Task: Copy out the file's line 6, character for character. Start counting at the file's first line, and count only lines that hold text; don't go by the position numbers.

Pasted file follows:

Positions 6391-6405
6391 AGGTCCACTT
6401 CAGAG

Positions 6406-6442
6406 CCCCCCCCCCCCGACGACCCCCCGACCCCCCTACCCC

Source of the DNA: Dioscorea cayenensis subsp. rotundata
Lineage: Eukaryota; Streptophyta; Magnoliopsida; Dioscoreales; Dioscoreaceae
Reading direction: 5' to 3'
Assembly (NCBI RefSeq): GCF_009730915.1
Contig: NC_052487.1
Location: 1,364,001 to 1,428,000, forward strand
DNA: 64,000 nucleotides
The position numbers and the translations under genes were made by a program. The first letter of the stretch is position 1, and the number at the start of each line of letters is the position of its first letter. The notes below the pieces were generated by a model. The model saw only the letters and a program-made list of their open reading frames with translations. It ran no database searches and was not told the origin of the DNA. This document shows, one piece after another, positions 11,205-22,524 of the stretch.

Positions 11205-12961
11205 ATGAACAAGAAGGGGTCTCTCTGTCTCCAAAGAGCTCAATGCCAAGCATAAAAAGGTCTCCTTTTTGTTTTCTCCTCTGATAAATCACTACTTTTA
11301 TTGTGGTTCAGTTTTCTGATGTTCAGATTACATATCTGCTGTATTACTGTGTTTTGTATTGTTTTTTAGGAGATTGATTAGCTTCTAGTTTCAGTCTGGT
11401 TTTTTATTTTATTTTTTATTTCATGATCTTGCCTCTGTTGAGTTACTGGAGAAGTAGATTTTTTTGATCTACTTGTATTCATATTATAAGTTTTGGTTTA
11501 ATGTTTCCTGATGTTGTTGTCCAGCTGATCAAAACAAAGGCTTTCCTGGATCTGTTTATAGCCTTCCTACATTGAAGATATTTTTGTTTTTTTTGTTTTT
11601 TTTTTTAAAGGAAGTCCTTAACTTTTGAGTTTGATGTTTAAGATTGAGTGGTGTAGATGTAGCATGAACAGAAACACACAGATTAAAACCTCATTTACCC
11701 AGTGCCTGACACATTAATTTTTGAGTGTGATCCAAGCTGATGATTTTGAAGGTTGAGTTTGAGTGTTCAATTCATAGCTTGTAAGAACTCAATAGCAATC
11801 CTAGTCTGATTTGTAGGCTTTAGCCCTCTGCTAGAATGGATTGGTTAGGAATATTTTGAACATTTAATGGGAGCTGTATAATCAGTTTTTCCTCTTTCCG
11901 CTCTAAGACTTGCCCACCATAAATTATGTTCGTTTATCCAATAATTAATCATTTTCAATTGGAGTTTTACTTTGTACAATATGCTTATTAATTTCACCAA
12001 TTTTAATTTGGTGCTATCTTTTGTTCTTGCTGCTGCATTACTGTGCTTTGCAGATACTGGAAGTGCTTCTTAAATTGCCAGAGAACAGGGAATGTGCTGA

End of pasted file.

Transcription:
Source of the DNA: Dioscorea cayenensis subsp. rotundata